$ php artisan db:seed

This should update the databases with data. If at some point you want to refresh and seed your data again, run the command below:

    $ php artisan migrate:fresh --seed

This will delete the database tables, add them back and run the seeder.

REST in a nutshell

In technical terms, REST stands for REpresentational State Transfer (elsewhere, it just means “to relax”). In order for you get a good grasp of this article, there are couple of terms that need to be broken down into bite-sized nuggets.

Clients, statelessness, resources – what’s the relationship?

Clients are the devices that interact with your application. For any given application, the number of clients that interact with it can range from one to billions. When you go to a website (e.g. https://pusher.com) your client sends a request to the server. The server then processes your request and then sends a response back to your client for interaction.

Statelessness in the simplest of terms means building your application in such a way that the client has all it needs to complete every request. When the client makes subsequent requests, the server won’t store or retrieve any data relating to the client. When your application starts having more active concurrent users, it will be an unnecessary burden on your server managing states for the client. Being stateless also simplifies your application design so unless you have specific reasons not to be, then why not?

Resources are a representation of real-life instances in your code. Take for example you are building an application that allows students to check their grades, a good example of resources in such an application will be your students, courses etc. These resources are linked with the data that will be stored in the database.

Now when we are building RESTful applications, our server gives the client access to the resources. The client is then able to make requests to fetch, change, or delete resources. Resources are usually represented in JSON or XML formats but there are many more formats and it’s up to you during your implementation to decide the format.

Creating your first few REST endpoints

Before we start creating the endpoints, make sure you get familiar with best practices on naming REST resources.

We currently have the following HTTP Verbs which we are going to apply:

  • GET – this is usually used to fetch a resource
  • POST – this is used to create a new resource
  • PUT/PATCH – used to replace/update an existing resource
  • DELETE – used to delete a resource

Here is a tabular representation of how our REST endpoints for our tasks resource will look:

METHOD ROUTE FUNCTION
POST /api/task Creates a new task
GET /api/task Fetches all tasks
GET /api/task/{task_id} Fetches a specific task
PUT PATCH /api/task/{task_id} | Update a specific task
DELETE /api/task/{task_id} Delete a specific task

Lets start creating the routes in our application. Open the routes/api.php file and updated:

    <?php

    Route::resource('/task', 'TaskController');
    Route::get('/category/{category}/tasks', 'CategoryController@tasks');
    Route::resource('/category', 'CategoryController');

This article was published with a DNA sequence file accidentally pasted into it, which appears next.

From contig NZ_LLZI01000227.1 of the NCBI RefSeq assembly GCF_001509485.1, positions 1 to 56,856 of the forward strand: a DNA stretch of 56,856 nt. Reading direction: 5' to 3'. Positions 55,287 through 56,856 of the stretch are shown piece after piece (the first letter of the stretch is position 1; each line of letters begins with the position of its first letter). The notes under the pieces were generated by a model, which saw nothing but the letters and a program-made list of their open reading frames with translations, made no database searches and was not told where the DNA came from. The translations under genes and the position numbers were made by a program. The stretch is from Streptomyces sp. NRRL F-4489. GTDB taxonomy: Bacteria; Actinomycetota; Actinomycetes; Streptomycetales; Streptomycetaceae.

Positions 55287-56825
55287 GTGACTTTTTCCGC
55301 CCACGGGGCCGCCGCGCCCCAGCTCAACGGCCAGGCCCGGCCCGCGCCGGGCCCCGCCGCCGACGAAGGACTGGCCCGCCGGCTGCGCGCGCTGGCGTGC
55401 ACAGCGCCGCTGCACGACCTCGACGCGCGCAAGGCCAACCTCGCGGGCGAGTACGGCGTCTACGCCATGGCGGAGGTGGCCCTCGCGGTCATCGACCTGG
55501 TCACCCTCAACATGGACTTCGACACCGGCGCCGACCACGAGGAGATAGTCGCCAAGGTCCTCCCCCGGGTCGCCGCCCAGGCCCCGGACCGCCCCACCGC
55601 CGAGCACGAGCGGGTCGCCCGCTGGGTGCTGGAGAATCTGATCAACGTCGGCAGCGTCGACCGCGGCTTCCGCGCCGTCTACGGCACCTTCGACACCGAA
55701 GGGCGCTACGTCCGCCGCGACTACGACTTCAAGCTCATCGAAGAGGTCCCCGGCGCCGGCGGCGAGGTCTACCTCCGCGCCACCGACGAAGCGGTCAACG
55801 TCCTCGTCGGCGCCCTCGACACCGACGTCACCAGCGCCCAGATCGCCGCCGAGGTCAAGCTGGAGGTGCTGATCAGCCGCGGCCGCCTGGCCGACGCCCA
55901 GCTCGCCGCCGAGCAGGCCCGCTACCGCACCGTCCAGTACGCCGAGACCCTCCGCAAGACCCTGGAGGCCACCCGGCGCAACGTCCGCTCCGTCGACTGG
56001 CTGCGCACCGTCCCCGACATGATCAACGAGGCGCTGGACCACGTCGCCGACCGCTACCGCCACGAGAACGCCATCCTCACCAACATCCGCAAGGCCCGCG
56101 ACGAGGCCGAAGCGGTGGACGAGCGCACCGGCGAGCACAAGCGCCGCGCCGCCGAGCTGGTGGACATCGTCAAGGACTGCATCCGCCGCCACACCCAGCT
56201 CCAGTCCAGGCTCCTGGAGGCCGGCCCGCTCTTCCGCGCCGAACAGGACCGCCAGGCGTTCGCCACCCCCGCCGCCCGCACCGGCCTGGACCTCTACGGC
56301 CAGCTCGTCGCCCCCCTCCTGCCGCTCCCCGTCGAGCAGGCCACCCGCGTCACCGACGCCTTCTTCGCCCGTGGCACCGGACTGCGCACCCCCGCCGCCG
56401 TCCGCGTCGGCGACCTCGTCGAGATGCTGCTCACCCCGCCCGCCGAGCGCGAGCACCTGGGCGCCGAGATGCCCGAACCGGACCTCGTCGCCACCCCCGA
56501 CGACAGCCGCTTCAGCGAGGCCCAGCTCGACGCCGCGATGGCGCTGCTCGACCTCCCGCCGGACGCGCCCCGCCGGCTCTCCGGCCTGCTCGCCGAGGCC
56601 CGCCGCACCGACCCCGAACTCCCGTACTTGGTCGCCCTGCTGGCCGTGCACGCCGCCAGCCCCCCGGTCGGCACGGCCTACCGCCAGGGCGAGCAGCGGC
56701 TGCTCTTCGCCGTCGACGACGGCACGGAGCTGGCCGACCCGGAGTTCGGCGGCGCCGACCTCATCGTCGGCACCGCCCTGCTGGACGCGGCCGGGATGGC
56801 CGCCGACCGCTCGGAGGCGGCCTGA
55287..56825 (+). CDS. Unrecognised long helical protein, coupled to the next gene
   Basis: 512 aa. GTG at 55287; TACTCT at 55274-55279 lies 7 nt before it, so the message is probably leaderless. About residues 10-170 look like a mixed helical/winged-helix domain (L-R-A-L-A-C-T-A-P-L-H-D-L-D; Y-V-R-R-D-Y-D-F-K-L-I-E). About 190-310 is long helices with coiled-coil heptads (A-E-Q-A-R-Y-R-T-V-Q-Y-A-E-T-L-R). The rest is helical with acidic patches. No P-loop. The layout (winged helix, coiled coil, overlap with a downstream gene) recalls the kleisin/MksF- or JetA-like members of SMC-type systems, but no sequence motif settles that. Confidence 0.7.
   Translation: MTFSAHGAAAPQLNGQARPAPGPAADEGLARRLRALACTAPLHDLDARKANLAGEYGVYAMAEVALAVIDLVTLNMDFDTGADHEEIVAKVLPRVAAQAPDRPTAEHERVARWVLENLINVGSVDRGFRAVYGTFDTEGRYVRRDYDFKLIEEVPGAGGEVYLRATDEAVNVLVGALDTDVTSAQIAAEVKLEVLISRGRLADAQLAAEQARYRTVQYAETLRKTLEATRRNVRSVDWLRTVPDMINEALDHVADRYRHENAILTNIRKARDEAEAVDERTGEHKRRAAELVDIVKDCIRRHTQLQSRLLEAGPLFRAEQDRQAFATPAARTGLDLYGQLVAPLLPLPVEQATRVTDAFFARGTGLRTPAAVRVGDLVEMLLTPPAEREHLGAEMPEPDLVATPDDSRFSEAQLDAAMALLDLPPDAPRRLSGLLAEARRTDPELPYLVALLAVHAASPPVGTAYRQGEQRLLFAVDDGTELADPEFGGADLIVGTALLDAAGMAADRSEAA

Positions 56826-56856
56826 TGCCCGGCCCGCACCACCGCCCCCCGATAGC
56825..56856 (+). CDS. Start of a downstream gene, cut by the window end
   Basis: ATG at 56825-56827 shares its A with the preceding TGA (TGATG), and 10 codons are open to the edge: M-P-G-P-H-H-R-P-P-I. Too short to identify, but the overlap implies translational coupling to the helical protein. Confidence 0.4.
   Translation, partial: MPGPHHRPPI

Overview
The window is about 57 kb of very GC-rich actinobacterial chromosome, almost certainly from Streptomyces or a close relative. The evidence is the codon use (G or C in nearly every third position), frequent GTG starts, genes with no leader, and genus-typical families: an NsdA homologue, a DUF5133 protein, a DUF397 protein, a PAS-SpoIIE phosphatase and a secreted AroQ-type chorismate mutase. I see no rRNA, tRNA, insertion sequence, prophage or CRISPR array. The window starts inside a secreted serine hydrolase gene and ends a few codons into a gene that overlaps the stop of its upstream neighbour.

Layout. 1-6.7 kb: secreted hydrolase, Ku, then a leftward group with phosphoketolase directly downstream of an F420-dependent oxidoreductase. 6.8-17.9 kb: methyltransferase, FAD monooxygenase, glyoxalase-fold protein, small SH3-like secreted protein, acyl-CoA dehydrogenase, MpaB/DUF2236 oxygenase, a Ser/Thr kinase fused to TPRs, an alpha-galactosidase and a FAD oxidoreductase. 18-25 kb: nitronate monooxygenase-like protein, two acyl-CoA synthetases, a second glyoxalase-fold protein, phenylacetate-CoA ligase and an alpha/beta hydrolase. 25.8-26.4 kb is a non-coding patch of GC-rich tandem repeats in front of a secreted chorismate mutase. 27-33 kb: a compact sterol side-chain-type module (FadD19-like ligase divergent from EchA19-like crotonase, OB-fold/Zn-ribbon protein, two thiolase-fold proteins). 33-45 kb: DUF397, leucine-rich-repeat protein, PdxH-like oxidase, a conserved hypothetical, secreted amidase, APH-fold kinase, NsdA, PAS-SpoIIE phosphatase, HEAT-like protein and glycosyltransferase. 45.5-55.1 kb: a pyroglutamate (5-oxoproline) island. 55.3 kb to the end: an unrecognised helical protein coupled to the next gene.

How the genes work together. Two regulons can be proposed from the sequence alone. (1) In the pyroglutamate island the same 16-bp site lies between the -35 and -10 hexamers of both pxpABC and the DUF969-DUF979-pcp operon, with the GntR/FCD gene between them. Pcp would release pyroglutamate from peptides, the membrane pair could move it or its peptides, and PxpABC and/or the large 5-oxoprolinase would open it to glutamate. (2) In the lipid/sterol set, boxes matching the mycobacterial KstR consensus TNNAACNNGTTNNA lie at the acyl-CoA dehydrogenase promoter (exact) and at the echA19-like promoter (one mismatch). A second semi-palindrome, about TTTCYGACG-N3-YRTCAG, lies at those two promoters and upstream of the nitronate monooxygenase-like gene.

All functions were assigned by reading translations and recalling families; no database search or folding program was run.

Above, we defined our routes. We have two route resources that register all the other routes for us without having to create them manually. Read about resource controllers and routes here.

Formatting responses and handling API errors

Earlier in the article, we spoke about making requests from the client. Now let’s look at how to create and format our responses when a request has been handled.

Creating our controllers

Now that we have our routes, we need to add some controller logic that will handle all our requests. To create a controller, you need to run the following command on the terminal:

    $ php artisan make:controller NameController

However since we have created our requests when we used the -mr earlier, let’s edit them.

Open the controller file TaskController.php in the app/Http/Controller/ directory. In there, we will define a few basic methods that’ll handle the routes we created above.

In the file update the store method as seen below:

    public function store(Request $request)
    {
        $task = Task::create([
            'name' => $request->name,
            'category_id' => $request->category_id,
            'user_id' => $request->user_id,
            'order' => $request->order
        ]);

        $data = [
            'data' => $task,
            'status' => (bool) $task,
            'message' => $task ? 'Task Created!' : 'Error Creating Task',
        ];

        return response()->json($data);
    }

💡 On line 16 we can see that the response is set to be in the JSON format. You can specify what response format you want the data to be returned in, but we will be using JSON.

⚠️ We are not focusing on creating the meat of the application just yet. We are explaining how you can create RESTful endpoints. In later parts, we will create the controllers fully.

Securing our endpoints with Passport

Now that we have our routes, we have to secure them. As they are now, anyone can access them without having to verify that they should be able to.

Laravel, by default, has support for web and api routes. Web routes handle routing for dynamically generated pages accessed from a web browser, while, api routes handle requests from clients that require a response in either JSON or XML format.

Authentication and authorization (JWT) to secure the APIs

In the first part of this series, we talked about API authentication using Laravel Passport. If you read this guide, you would already have the idea of how to make this work. For that reason, we would go over a lot of things fairly quickly in this section.

First, install Laravel Passport:

    $ composer require laravel/passport  

Laravel Passport comes with the migration files for the database table it needs to work, so you just need to run them: